- Sony's War Room continued its surprising run, drawing $7.4M to finish third and likely overshadowing the debut of another faith-based film, 90 Minutes in Heaven. War Room, from the company's Affirm label, has grossed $39.2M in three weeks.
- In continuing-film strength, Mission: Impossible -- Rogue Nation (VIA -0.9%, VIAB -1.2%) was fifth, grossing $4.2M to bring its seven-week total to $188.2M, and Straight Outta Compton (CMCSA -0.9%) was sixth, adding $4.1M to its five-week cumulative run of $155.7M.
Tue, Sep. 8, 3:28 PM
- Christian film War Room (SNE +1.3%) prevailed in holiday-weekend box office, preventing Straight Outta Compton (CMCSA +1.8%) from ruling for a fourth straight week as few moviegoers left end-of-summer gatherings to hit up theaters.
- War Room grossed $12.6M over the four days ($9.45M in three), benefiting from one of the slowest Labor Day weekends at the box office in a decade and outpacing Compton's $11.1M ($8.85M for the three days). It's nonetheless proving a surprising faith-based hit for Sony's Affirm unit.
- New films failed to boost totals. A Walk in the Woods and The Transporter Refueled drew $10.3M and $9M in third and fifth place respectively for the four days.
- Compton has earned just under $150M in four weeks, while Mission: Impossible - Rogue Nation (VIA +1%, VIAB +1.5%), in fourth at the holiday box office, has grossed over $180M domestically in six weeks.
Wed, Aug. 26, 4:11 PM
- Comcast (CMCSA +2.9%) is taking proposals for two substantially Hispanic American-owned networks that it plans to launch by Jan. 28, 2017 -- part of a commitment it agreed to as part of its NBCUniversal purchase in 2011.
- The company promised to launch 10 independent networks by 2019 as part of public-interest commitments it made for the NBCU deal. Of the 10, two were to be operated by Hispanic American programmers and two to be substantially Hispanic American-owned.
- Since the NBCU deal was completed, five independent networks have rolled out, including Revolt TV (with music figure Sean Combs), El Rey (partnered with director Robert Rodriguez and Univision) and Aspire (with Magic Johnson).
- Proposals are due Oct. 9 and the two new networks will be selected in following months.
Tue, Aug. 25, 1:14 PM
- Making its first trip into automated ad sales, streaming video service Hulu is setting up a private ad exchange that will let brands combine their data with Hulu's information on viewership to find the right audience.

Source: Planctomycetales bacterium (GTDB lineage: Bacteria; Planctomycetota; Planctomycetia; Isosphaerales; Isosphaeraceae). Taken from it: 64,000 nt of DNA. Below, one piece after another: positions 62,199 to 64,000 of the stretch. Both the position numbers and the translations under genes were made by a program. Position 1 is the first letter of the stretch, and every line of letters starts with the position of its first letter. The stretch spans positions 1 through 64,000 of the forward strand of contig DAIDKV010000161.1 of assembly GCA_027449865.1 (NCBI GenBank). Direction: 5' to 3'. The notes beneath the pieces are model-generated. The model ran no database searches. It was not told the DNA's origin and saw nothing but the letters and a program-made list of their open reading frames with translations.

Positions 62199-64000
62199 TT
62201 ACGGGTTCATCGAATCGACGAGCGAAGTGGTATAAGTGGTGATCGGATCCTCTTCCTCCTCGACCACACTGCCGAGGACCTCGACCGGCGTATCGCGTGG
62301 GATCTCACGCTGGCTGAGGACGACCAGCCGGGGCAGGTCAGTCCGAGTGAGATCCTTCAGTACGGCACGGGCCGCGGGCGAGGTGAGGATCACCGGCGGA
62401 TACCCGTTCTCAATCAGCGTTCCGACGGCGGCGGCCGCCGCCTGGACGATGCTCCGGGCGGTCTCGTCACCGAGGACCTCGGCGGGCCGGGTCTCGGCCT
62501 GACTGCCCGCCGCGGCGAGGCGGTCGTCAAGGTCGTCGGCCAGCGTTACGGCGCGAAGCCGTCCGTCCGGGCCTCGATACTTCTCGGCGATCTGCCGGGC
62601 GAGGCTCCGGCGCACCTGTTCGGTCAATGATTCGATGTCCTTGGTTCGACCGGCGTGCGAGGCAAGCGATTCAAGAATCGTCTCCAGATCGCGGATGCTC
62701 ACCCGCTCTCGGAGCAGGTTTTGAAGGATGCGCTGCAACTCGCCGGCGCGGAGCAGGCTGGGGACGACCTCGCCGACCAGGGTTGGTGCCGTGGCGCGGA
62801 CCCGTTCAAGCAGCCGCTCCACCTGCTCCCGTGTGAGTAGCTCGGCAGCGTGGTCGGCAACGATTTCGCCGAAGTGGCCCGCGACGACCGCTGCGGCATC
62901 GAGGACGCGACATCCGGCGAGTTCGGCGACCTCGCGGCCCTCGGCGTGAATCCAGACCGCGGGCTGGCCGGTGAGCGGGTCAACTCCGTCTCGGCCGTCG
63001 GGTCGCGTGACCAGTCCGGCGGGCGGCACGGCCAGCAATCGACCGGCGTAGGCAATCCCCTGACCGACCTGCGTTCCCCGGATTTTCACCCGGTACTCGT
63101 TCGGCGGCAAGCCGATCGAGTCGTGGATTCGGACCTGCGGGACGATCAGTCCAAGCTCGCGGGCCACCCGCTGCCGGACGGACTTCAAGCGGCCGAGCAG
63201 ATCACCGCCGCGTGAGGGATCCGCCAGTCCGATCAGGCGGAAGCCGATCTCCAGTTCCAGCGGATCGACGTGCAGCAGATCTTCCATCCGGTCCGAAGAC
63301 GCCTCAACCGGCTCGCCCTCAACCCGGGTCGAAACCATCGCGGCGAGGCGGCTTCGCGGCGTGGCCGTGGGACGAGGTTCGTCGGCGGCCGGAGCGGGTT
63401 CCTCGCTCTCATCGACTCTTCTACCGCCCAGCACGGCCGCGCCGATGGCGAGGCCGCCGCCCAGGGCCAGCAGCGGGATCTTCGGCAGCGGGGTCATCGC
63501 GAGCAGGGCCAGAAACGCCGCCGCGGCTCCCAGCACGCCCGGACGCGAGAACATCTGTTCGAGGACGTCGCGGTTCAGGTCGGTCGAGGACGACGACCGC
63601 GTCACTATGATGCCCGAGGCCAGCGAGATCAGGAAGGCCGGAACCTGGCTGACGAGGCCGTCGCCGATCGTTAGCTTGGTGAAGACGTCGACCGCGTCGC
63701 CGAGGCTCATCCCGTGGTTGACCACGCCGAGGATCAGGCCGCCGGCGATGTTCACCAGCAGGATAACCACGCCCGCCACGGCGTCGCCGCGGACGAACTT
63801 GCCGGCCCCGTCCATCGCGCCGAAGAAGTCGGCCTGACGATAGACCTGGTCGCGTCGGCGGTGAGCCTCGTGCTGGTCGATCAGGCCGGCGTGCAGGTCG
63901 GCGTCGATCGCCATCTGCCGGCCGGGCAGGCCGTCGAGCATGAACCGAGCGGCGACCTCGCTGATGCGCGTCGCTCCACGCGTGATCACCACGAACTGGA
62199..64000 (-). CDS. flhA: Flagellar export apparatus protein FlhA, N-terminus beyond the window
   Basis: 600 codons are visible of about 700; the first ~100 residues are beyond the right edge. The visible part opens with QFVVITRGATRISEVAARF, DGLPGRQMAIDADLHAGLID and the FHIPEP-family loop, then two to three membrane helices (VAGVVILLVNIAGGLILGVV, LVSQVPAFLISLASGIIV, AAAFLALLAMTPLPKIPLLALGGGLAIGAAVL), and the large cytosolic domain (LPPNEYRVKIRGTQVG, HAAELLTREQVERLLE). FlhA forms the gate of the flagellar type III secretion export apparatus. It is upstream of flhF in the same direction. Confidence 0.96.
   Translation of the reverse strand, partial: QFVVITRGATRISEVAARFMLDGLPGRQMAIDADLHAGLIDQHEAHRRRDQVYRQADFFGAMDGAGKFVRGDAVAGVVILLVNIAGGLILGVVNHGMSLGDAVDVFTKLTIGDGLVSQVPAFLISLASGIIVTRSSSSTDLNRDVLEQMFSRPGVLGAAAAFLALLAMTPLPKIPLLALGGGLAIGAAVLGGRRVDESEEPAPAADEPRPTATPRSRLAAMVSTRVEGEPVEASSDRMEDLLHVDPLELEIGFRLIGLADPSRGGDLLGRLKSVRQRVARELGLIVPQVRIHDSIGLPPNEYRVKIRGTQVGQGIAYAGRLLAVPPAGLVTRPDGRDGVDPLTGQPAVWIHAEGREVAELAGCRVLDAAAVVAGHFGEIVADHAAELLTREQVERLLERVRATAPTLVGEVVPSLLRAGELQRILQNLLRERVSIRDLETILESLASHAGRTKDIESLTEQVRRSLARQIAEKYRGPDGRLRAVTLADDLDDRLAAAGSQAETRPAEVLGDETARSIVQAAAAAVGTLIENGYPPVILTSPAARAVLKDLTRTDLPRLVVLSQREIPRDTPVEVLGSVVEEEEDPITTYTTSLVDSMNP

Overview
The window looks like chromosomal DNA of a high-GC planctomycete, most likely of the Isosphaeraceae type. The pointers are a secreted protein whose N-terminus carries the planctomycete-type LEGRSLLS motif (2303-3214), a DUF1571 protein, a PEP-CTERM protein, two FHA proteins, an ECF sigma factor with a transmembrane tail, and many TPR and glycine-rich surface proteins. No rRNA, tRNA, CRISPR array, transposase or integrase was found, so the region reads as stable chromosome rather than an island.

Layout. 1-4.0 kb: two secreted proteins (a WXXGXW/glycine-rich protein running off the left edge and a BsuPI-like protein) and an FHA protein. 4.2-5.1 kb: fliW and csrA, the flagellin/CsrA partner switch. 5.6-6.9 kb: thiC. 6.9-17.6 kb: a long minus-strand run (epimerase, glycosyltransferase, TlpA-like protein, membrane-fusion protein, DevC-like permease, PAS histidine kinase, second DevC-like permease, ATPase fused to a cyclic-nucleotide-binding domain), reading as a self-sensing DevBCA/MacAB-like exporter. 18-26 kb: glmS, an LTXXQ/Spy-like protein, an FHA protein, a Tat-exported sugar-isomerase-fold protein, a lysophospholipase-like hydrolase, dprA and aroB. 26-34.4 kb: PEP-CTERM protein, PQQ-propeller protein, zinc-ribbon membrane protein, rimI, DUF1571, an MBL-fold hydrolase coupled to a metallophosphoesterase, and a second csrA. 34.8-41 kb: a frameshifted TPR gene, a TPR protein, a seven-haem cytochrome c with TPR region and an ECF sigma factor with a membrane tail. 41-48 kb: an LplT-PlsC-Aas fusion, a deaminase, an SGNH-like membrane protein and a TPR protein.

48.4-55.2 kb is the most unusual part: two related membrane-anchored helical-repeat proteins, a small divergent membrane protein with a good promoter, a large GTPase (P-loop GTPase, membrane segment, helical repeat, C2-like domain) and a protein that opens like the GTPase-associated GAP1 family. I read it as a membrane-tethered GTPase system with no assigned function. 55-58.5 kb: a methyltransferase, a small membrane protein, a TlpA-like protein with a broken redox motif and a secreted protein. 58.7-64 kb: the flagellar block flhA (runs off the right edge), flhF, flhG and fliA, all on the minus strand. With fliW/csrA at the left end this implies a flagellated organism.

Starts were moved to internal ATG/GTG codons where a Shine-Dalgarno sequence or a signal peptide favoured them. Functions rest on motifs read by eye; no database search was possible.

- The new exchange will run on Facebook's LiveRail technology, and indeed could make buying Hulu ads more like buying ads on Facebook or other Web services.
- It's "a bit of a watershed for the premium video-on-demand space," says Hulu's Peter Naylor, who says the sales force won't be left out: "I'm going to enable my grown-up sales force who sell sponsorships to also sell programmatically. We're not going to put programmatic in a silo."
- Hulu - co-owned by NBCUniversal (CMCSA +1.6%), Disney (DIS +3.6%) and Fox (FOXA +2.4%) - will make all of its ad inventory available through the exchange, with the exception (for now) of high-end sales like show-specific sponsorships.
Mon, Aug. 24, 3:24 PM
- With the help of its reanimated dinosaurs and furiously fast cars (and a couple of other top-five performers), Universal Pictures (CMCSA -4.6%) has set the international box-office record, with $3.78B and counting.
- That passes Fox's 2014 record of $3.73B, with just over four months left in the year. The studio has had four top openings internationally, and its 10 weeks at the top overseas lead all studios.
- It's got four of 2015's top five international draws: No. 1 Furious 7 ($1.162M); No. 2 Jurassic World ($983.5M); No. 4 Minions ($670.2M) and No. 5 Fifty Shades of Grey ($404.1M).
- Minions was still in the international top 10 this weekend with $12.5M. Furious 7 is the fifth-highest-grossing worldwide film ever.
- Previously: 'Compton' still good for top spot with box office -7% Y/Y (Aug. 24 2015)
- Previously: Disney, Comcast enjoying summer of (box-office) love (Aug. 20 2015)
- Previously: 2015 box office: Universal 138% ahead of 2014 pace with $1.38B home grosses (Jul. 04 2015)
Mon, Aug. 24, 1:32 PM